Edwin takes two bunches of flowers and goes to the counter. He pays for the flowers and the gas. Accidentally, he leaves one bunch behind as he leaves the store. The Asian man shouts again, "Hey, mister! You left your flowers behind!"
In a temper, Edwin returns to the counter and grabs the flowers.
"Hey! You better not be drunk! I am going to call the cops and tell them that you look disoriented. I think you're intoxicated. It's people like you that drive crazy on the QEW and kill innocent people."
Disgruntled, Edwin takes the flowers and leaves the store. A few minutes later, he pulls into his garage. Waverley's car is parked in the driveway. As he gets out of his car, a taxi pulls into the driveway. Frowning, Edwin takes the spare keys from the garage wall and opens his wife's car. He moves it into the garage next to his own vehicle and then pushes the button on the garage door transponder to close the garage door.
Waverley steps out of the taxi with her arms loaded down with grocery bags. Edwin runs to help and takes the bags indoors. "Hello, sweetie!" exclaims Waverley. "I hope you're not hungry? There wasn't much in the house, so I went for some groceries."
Edwin kisses Waverley on the cheek. "No, baby, I've just arrived. I meant to take you out to dinner to celebrate you passing your bar exams, remember?"
Waverley puts her arms around him as they walk to the door. She tells him that they will go out to dinner when she has a job. They both laugh as Waverley opens the house door. Together they unpack the groceries and prepare their supper. Waverley puts pasta into hot boiling water and begins to cut onions. She tells Edwin to pour a glass of orange juice for her. Edwin laughs and shares with his wife the story about the guy at the gas station.
Quite unexpectedly Waverley defends the man's rudeness. "I don't blame him one bit. He is going through a really difficult time right now," she says.
"How do you know the man?" Edwin asks.
"He is my first client!" Waverley replies with a smile.
Edwin laughs mockingly. "If that mean old man is your client, you're not going to win any cases or get any more clients in the future!"
Waverley pauses in her preparation of the salad. "Edwin! I am disappointed in you!"
"Baby, you always tell me that I'm a wimp, but I tell you ... today, I almost punched his lights out. He was so rude to everyone who came into that gas station this evening. He accused me of being drunk! In fact, I made a mental note to stop by the gas station the next time I'm there and ask for the owner's number so I can complain about that mean old man."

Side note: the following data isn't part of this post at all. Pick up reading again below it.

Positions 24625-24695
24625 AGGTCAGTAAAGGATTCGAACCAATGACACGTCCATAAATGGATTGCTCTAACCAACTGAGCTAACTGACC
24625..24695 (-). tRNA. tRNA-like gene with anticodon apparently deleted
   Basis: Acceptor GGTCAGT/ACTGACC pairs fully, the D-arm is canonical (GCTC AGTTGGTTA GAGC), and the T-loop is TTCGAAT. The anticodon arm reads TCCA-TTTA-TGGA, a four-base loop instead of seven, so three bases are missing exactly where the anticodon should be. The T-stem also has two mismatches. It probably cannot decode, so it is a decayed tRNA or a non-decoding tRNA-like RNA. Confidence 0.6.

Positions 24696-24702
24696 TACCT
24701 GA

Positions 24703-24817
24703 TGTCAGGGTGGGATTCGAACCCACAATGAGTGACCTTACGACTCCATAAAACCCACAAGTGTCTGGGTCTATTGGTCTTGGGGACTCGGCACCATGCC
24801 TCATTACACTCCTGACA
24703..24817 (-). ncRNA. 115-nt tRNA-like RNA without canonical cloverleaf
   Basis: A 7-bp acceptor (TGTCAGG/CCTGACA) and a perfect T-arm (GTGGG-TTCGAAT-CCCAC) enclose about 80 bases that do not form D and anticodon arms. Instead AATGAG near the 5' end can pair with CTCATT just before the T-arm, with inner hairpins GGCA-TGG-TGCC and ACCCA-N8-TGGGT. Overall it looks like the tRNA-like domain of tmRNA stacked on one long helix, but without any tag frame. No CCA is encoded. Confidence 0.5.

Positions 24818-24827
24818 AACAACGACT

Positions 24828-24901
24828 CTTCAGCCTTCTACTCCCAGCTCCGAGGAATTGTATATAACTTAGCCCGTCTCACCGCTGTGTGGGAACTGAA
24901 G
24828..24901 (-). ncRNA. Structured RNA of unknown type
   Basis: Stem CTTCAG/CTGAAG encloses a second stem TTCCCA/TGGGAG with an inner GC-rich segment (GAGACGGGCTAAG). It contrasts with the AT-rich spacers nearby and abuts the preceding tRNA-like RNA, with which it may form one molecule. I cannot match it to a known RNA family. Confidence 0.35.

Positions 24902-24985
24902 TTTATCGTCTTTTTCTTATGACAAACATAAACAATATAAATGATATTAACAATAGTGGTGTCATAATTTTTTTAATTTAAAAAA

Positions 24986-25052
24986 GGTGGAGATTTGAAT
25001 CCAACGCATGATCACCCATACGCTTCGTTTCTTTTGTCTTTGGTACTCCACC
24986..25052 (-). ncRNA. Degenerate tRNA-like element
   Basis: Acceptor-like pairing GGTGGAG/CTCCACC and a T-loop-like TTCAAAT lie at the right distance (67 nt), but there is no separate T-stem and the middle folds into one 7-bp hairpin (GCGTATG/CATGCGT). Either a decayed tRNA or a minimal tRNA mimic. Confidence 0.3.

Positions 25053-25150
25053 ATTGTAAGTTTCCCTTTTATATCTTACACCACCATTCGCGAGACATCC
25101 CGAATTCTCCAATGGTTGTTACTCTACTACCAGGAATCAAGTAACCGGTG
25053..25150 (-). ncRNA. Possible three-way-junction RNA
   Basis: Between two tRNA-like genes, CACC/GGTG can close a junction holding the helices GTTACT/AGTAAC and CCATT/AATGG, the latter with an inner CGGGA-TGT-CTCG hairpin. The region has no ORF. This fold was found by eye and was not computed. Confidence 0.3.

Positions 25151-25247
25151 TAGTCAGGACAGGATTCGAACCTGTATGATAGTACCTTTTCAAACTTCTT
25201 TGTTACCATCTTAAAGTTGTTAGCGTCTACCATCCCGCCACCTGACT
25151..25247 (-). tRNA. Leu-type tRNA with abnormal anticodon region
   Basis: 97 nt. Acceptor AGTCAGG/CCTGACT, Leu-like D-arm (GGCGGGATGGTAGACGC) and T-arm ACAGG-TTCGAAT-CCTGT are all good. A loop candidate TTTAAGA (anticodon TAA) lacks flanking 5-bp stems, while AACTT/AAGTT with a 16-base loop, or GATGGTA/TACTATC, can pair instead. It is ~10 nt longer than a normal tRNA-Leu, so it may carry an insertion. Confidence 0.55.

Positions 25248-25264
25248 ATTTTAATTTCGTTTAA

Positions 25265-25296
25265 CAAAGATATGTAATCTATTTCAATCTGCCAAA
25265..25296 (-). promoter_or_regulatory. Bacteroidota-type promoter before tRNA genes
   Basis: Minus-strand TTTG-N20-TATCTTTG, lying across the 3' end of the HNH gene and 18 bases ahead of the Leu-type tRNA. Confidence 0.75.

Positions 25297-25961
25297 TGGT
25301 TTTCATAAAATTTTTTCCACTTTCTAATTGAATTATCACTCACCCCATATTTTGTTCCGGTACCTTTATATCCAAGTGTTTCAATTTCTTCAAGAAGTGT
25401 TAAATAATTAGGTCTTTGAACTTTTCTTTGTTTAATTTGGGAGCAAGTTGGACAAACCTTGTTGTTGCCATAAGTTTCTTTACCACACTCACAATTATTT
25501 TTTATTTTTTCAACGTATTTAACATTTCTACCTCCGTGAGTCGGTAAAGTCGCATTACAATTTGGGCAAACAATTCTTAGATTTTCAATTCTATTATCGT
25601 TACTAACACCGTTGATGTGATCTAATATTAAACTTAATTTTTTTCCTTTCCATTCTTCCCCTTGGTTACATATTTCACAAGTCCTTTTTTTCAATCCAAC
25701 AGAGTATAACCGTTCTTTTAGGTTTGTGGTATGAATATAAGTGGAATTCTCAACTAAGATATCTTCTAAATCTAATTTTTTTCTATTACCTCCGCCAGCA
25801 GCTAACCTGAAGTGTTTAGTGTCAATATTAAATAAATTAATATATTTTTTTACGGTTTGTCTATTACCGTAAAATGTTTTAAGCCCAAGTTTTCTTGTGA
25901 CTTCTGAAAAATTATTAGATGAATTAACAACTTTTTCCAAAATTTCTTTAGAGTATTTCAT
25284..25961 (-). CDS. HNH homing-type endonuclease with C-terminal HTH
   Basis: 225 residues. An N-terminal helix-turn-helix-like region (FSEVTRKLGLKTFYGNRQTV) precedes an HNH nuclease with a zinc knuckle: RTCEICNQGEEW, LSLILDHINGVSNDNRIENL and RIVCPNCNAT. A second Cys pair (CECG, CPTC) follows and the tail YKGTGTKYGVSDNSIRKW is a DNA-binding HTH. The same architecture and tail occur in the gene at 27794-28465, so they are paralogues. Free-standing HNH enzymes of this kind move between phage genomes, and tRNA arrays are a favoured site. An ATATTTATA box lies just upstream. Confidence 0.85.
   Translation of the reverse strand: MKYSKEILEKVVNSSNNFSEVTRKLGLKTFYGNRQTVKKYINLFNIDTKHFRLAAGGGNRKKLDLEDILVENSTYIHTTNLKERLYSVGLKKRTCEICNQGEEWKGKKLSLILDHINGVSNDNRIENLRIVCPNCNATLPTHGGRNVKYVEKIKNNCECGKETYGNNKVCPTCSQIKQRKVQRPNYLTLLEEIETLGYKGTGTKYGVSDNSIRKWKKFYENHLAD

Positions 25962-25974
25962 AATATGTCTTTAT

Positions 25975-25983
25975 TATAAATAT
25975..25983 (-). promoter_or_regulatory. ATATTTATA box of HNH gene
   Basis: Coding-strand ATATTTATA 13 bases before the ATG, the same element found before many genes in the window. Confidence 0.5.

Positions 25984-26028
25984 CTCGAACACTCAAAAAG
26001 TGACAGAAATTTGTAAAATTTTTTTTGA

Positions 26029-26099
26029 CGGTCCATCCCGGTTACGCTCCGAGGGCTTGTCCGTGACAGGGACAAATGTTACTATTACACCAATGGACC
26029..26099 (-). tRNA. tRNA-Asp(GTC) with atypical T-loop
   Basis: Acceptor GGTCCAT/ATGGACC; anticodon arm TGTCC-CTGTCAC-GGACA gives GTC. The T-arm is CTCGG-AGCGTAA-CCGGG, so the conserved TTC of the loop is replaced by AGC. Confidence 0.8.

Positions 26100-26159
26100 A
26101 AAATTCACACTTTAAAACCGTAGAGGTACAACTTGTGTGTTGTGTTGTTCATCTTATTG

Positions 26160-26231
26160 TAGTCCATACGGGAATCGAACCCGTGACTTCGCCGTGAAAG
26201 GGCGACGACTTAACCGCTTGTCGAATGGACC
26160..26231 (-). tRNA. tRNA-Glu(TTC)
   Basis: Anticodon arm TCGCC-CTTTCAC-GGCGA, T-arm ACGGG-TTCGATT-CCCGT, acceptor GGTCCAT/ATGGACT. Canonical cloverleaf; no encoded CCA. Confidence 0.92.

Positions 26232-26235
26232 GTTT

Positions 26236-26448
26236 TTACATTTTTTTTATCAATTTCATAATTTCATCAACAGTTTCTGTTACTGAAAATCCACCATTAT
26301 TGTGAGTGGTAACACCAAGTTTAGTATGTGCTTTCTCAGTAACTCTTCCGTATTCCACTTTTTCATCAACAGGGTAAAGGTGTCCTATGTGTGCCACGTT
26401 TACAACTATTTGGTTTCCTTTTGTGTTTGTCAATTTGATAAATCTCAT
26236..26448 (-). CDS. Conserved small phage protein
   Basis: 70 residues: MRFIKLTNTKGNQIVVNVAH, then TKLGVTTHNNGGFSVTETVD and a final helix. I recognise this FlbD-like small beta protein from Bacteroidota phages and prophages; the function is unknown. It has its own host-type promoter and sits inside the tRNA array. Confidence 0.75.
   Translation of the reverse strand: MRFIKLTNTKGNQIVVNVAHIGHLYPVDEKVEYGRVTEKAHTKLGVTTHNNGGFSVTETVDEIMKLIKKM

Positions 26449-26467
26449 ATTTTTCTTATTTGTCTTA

"Edwin Boateng! That mean old man lost his wife and small child on the Toronto-bound QEW three days ago because of a drunk driver," Waverley explains.
"Well, I don't think he should take it out on his customers. Are you doing personal injury law now?" Edwin inquires.
Waverley smiles proudly. She tells Edwin that until she finds a law firm that suits her, she is going to be an ambulance chaser. They sit down in the dining room and eat. "Mmmm ... I love your minestrone meatballs with pasta," Edwin compliments his wife. He wipes his mouth with the napkin and leans across the table to kiss her. She puts more pasta on his plate and sprinkles some more parmesan cheese on it. Edwin notices that she is playing with her food and not eating. "Are you alright?"
Waverley smiles, "I forgot to mention it, but I felt the baby kick this afternoon, Edwin."
Edwin beams proudly, "Really? Is he kicking now?"
Waverley nods her head and takes Edwin's hand and places it on her stomach. He waits a moment and then he feels the kick. "Wow! He is going to play football for Ashante Kotoko!" Edwin declares.
Waverley smiles and their eyes meet. They are both thinking the same things. Edwin feels like crying even though he has told himself that he will not cry. The situation is beginning to look remarkably like the past three pregnancies. Five months into the pregnancy, Waverley would become very tired and suddenly suffer a miscarriage. This is the child they have been anxiously awaiting. He knows it. He can feel it. Waverley sighs and complains that she feels tired and not really hungry. Edwin's heart skips a beat. He says a silent prayer to God, pleading for the health of his wife and the unborn child. He rubs her belly. The baby is still kicking. He gasps. "Did you have a really big lunch? Or did you have a snack when you came home tonight?" Edwin asks Waverley.
"No. I've been tired and sleeping a lot the past few days. I don't know why."
Edwin is concerned. He continues to rub her back. Then, he asks her to excuse him for a moment. When he returns, Edwin picks up Waverley in his arms. She protests that they should not leave the kitchen in a mess, but he promises to clean it up later as he carries Waverley into the ensuite bathroom. The tub is full of bubble bath. Waverley smiles. "You always know exactly what I need. You're so good to me."
"Well, since you wouldn't let me take you out, I am going to give you a bath and feed you in bed!"
"Mmmm ... It sounds good. Do I get a massage too?"
Edwin has helped Waverley out of all of her clothes and helped her into the tub. He tells her she can have her heart's desire, and he is true to his word. Afterward, Waverley felt so relaxed she was able to eat a little bit before falling asleep.
The next morning, Waverley awakens early and is at her usual early-morning routine of reading a stack of files in her home office. Meanwhile, Edwin is still sleeping. He rolls over and reaches for his wife, but she is not in bed by his side. He opens his eyes and glances at the bed-side clock. It reads 4:30 a.m. Suddenly, he is anxious for his wife. Panting, he rushes into the bathroom, but she is not there. He grabs his bathrobe from the foot of the bed and slips it on.
Excerpted from The Sons of Africa by Trudie-Pearl Sturgess. Copyright © 2014 Trudie-Pearl Sturgess. Excerpted by permission of AuthorHouse LLC.